Similarly, the US is officially “undecided on Taiwan’s status. However, Taiwan is one of 38 countries that the US grants visa free entry; but China is not. Chinese must apply for B1/B2 visas to the US.


In this game, Taiwan must recognize how other nations and organizations solve the problems that arise from existing social contracts. It is often a matter of seeing how to thread the needle.


A salient example is found in the way the social contract theory has played out in the United Kingdom’s decision to leave the European Union (EU), a decision commonly called Brexit.


In this case, the British weighed the various options and by a slim majority (51.89 % to 48.11) voted to leave. Many now feel that they have buyer’s remorse, but thus far they remain outside the EU. In the vote, Northern Ireland and Scotland voted to remain in the EU, but they had to bow to the will of the majority.


However, with that Brexit vote, a different problem was created with a previous social contract. Years earlier, Northern Ireland and Free State Ireland had, after years of turmoil, solved different problems with what is called the Good Friday Peace Agreement (April, 1998).


With the Brexit vote, Northern Ireland was now out of the EU, but Ireland remained in; this created trade and border crossing problems. However, these would be resolved with the Northern Ireland Protocol and the subsequent Windsor Agreement.


In short, the above allowed de facto border/trade crossings between Northern Ireland and Ireland while still recognizing Northern Ireland’s de jure leaving of the EU. This interplay of de facto and de jure terminology, brings up Taiwan’s existence as a de facto independent nation with limited de jure recognition.


A different example of how in social contracts, one member of a group affects the purpose of all, is found in the North Atlantic Treaty Organization (NATO). After Russia invaded Ukraine in 2022, Finland and Sweden, two nations that had long resisted joining NATO, suddenly saw the advantages of NATO membership benefits within its social contract; and so they made application for admission in May 2022. 


Finland was quickly accepted in May 2023, but Sweden continues to have problems with Turkey, a NATO member. NATO has a rule in its “social contract” that for any new members to join, they must be accepted and approved by all current members.


Turkey has thus far refused Sweden entry because Sweden had allowed a protest by Kurdish rebels in Sweden to go unpunished. Turkey considers said Kurds as terrorists and seeks an extradition treaty to cover them.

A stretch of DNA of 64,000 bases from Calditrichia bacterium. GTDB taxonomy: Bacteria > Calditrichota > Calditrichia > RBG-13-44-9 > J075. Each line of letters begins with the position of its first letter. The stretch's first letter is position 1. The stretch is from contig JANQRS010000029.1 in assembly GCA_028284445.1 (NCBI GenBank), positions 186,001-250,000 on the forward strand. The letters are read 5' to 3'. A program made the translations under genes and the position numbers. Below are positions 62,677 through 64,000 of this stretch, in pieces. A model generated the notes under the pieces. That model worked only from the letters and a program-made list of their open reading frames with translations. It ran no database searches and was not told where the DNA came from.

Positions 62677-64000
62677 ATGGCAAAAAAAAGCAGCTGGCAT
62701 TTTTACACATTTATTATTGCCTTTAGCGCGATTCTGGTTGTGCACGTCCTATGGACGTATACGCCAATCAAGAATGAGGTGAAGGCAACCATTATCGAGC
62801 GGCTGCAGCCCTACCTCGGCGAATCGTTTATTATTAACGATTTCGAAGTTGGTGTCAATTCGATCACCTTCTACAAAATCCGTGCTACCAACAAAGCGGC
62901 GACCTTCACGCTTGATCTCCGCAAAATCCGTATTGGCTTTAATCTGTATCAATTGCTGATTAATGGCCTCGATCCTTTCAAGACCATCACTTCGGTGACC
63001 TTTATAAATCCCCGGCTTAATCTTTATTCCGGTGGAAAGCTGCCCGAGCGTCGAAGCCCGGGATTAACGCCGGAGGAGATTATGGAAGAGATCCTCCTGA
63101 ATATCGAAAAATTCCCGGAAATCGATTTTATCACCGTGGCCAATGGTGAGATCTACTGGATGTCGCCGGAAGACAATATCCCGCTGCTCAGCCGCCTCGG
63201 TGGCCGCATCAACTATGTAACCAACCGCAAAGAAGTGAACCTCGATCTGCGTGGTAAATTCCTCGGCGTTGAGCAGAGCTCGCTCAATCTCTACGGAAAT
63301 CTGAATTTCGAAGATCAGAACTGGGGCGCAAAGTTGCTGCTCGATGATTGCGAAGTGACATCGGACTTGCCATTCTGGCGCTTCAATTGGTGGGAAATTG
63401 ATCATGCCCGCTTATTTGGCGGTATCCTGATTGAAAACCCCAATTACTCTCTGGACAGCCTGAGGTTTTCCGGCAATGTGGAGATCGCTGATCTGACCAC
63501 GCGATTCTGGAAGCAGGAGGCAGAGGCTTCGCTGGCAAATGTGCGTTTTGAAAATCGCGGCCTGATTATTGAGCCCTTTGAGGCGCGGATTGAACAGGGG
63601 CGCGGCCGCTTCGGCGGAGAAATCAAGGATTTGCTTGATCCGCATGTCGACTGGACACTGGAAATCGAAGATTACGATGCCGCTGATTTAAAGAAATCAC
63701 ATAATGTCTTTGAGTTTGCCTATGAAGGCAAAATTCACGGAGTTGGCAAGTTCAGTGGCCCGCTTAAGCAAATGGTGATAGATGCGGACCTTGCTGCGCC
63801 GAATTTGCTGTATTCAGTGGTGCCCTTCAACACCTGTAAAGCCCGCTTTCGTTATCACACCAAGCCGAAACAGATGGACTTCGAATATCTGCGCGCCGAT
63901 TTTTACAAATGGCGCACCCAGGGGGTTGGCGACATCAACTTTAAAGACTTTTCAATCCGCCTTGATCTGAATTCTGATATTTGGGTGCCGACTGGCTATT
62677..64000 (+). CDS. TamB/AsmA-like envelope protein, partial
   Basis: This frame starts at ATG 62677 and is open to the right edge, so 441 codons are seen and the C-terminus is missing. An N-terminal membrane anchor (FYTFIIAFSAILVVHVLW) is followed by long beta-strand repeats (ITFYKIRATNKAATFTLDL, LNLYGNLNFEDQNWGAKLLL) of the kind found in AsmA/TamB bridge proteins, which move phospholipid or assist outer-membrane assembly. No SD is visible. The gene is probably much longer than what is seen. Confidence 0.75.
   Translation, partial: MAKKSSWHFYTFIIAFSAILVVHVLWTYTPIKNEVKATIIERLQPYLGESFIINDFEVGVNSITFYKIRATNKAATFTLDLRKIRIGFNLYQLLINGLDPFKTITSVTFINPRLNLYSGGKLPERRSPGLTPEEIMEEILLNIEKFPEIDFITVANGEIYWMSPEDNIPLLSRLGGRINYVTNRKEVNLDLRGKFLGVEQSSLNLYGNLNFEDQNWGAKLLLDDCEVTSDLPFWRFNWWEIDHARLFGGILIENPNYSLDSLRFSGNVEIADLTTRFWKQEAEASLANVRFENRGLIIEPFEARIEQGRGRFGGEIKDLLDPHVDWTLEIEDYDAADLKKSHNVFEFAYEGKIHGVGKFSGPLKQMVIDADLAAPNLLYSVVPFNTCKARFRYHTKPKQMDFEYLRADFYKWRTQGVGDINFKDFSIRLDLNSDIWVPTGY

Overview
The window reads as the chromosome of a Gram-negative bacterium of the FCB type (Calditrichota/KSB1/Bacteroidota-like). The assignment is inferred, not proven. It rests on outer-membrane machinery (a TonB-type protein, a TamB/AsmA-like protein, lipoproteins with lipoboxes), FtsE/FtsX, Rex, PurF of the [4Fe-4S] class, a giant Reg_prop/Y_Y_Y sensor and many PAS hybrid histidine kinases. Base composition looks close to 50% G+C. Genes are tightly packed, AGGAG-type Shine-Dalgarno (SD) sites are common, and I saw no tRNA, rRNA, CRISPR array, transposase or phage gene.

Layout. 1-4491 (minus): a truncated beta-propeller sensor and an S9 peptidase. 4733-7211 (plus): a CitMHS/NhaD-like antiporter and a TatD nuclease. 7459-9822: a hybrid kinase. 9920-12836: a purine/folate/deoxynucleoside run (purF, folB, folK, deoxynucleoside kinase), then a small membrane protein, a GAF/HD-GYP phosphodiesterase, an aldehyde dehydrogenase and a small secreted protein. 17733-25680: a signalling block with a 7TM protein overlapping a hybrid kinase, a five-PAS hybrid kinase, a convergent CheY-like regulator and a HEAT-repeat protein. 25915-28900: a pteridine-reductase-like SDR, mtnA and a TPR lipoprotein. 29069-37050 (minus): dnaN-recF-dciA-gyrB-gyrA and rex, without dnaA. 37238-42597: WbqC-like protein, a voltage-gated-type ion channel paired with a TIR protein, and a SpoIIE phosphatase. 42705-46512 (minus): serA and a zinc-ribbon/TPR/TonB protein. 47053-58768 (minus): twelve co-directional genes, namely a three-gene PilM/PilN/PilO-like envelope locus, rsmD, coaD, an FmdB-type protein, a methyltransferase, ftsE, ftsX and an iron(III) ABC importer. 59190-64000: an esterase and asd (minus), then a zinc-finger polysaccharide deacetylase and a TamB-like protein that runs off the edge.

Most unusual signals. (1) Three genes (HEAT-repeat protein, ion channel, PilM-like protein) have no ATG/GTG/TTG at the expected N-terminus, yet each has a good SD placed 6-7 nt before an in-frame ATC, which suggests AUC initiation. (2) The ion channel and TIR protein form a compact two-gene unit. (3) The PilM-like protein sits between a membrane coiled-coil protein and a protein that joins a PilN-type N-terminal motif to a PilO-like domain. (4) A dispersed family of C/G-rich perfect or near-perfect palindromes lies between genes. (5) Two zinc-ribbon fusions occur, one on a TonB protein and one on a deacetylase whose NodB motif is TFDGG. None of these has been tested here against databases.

Turkey has also upped the ante in this matter. It would be willing to consider Sweden’s membership in NATO if in turn the EU would grant Turkey membership in the EU. Thus far, the EU has declined.


A different contract to be solved is the Asia Pacific Economic Cooperation (APEC) where Taiwan participates but must do so under the name of Chinese Taipei, a name similarly used in other organizations including the Olympics.


Taiwan often must play the nomenclature game to balance its de facto independent recognition with its lack of de jure acceptance by other nations.


The list goes on and on. Taiwan has diplomatic missions in 111 nations, but it technically has only 12 embassies around the world.


Given how these realities present problems and challenges, Taiwanese diplomats must learn to be as wise as serpents but as gentle as doves. Nonetheless, in this, they can also continue to look to the experience of their European allies and counterparts for guidance in negotiating diplomatic social contracts. In this way, they can maintain Taiwan’s de facto independence even while fending off China’s challenges.


All nations face these social challenges as we slowly make the paradigm shift from the said global village of the 1960s, to the developing global home paradigm needed for planet sustainability. In this a knowledge of Rousseau’s aims and implications is helpful.


Jerome F Keating is a consultant, educator, and writer who lives in Taiwan. He is the author of “The Paradigms that Guide Our Lives and Drive Our Souls”.